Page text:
Sunday, July 28, 2013

My first 3D printing experience

The Milwaukee Makerspace has several 3D printers.  One of them is a Makerbot Replicator.  I was able to use the printer tonight to start a project that I saw on Thingiverse.

I am going to make a Tardis from Dr. Who for my son Dmitry's birthday (shhh. Don't tell him).  Here is a link to the project on Thingiverse.  The extruder material we have at the 'space is white so I will need to paint it blue.  I also might install the lights if I am ambitious.

The process was very easy.

First, I had to download the Makerware software from the Makerbot website.  I have a portable running Ubuntu so I had to download the version for Ubuntu 12.0.4 LTS.  By the way, to figure out what version of Ubuntu you have, type "lsb_release -a" at the command prompt.  the Makerbot website has excellent step-by-step instructions and the install process was very easy.

Next, I downloaded the 3D printable images from Thingiverse.  The files came down as a zip file.  I unzipped it to the folder.  Again, very easy.

The next step was to open one of the stl files in Makerware.  I tweaked a few of the settings for the Replicator and based on recommendations from the Thingi author.  Makerware saved the "g-code" files to an SD card.

The SD card was inserted in the Makerbot's SD card slot.  I kicked off the print and sat back to wait.

The first piece I printed was one of the side panels.  It took almost an hour to print.  It looks like it stopped early.  Not sure what happened.  Maybe the extruder jammed.  (Update.  The side panel did not printer correctly.  The picture shows the back of the door.  The front did not finish printing.)

I also printed two other pieces.  They appeared to print correctly.

That was enough for one night.  I will do some more printing another day.

Another great time at the Makerspace.  Thanks to Joe B. for his help.

My first Instructable

A week or so ago, the Makerspace got some free samples of a playdoh like substance called Sugru.  In exchange for the free stuff, we were asked to make some cool things and post them on Instructables.

I used a small amount to fill a hole that was drilled too large in my rocket launcher.  Tonight, I created the instructable for using the Sugru.  I suppose filling a hole is not very exciting but since is this is my first instructable, I figured I would blog about it.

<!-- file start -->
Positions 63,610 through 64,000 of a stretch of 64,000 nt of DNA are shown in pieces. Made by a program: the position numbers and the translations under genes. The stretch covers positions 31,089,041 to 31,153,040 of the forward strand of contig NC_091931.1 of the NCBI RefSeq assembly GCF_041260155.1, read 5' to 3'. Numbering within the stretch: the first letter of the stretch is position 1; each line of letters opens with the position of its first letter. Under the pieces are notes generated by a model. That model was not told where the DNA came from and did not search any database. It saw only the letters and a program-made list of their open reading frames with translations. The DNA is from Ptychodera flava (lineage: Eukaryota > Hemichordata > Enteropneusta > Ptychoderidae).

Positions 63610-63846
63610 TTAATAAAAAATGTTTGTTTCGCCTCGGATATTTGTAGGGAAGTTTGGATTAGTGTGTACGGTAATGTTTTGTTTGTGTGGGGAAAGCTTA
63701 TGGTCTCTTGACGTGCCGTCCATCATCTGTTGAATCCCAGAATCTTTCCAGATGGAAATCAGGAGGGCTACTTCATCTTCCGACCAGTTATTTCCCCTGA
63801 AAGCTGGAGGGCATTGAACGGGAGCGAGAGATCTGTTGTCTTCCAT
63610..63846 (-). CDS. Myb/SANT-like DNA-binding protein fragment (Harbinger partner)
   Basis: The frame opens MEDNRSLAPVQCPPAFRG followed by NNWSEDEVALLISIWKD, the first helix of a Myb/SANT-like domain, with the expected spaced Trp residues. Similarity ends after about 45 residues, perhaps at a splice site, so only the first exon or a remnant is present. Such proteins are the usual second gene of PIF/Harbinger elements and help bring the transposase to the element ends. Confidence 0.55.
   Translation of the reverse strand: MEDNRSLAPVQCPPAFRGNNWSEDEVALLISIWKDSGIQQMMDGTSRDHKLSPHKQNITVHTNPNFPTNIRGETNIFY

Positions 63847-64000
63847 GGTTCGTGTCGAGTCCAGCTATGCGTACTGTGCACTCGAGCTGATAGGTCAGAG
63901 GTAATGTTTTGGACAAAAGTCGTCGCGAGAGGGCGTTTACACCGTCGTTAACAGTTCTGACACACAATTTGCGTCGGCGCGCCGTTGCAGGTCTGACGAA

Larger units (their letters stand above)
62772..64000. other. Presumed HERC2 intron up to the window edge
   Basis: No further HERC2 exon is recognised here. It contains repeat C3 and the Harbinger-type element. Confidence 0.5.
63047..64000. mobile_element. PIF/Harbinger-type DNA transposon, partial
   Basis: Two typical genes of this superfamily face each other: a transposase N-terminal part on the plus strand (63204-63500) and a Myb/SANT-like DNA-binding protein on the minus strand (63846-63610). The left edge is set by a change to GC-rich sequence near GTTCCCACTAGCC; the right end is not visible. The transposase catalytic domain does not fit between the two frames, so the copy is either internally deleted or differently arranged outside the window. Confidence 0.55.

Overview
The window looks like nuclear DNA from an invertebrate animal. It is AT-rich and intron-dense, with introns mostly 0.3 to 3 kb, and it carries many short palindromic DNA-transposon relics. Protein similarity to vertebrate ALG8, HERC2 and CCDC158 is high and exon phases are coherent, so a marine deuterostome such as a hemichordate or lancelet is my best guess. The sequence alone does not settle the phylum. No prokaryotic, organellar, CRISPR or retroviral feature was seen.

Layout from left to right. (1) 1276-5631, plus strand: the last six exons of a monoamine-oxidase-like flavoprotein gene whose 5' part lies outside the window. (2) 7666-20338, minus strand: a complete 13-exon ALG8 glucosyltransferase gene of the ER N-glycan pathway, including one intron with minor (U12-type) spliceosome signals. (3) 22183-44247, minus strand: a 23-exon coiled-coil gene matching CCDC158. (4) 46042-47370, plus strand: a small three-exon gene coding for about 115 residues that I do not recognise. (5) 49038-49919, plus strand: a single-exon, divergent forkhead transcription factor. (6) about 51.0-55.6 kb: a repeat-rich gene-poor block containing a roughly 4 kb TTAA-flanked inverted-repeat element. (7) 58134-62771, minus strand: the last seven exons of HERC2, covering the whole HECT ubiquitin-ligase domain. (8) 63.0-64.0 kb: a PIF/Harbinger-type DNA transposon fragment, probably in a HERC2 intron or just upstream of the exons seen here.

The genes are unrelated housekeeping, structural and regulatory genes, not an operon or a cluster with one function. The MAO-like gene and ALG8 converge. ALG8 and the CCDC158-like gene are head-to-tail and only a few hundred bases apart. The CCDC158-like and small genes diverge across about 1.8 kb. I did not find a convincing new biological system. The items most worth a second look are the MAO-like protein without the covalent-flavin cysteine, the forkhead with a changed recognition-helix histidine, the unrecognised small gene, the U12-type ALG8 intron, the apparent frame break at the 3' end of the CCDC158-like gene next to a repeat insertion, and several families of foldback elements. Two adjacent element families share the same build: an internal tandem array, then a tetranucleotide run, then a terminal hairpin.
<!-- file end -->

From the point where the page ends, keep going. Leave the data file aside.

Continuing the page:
Here is the link to the instructable:  You can see a picture of the plugged hole if you follow the link.

Saturday, July 27, 2013

Soldering lessons

This afternoon I did a quick soldering lesson with Katie and Jacob at the Makerspace. The 'space has a learn to solder kit. Both Katie and Jacob tried their hand at the soldering iron. The end result is the Makerspace logo guy with blinking eyes. Nice work guys.

Tuesday, July 16, 2013

Welding and sugru

Here are pictures of what I did tonight at the Milwaukee Makerspace. First, Matt W. and Dan helped me weld a jack onto my trailer hitch. It is a super strong weld that should outlast the rest of the trailer. They did most of the work but I did get to do some welding. I am looking forward to doing more.

They also had a sugru build night at the space. I tried fixing Tim's broken headphones. I did not hold the pieces together long enough for the sugru to harden so it did not stay. I need to figure out a way to hold it together while the sugru hardens.

I did use the sugru to fill the hole in my rocket launcher where the LED goes. Once that hardens it should be good.

It was another good night at the Makerspace.

Friday, July 12, 2013

First beta test of HESA

I performed the first beta test of the Home Environmental Sensor Array at the Milwaukee Makerspace last night.  Unfortunately, the test was not a success.

Setup Headaches
First of all, it took about 30 minutes for me to get completely setup.  I spent most of the time hunting for a monitor with the right kind of HDMI plug.  After giving up on that, I borrowed someones HDMI cable that would connect my PI to a monitor.  I need to get a mini-HDMI to HDMI cable.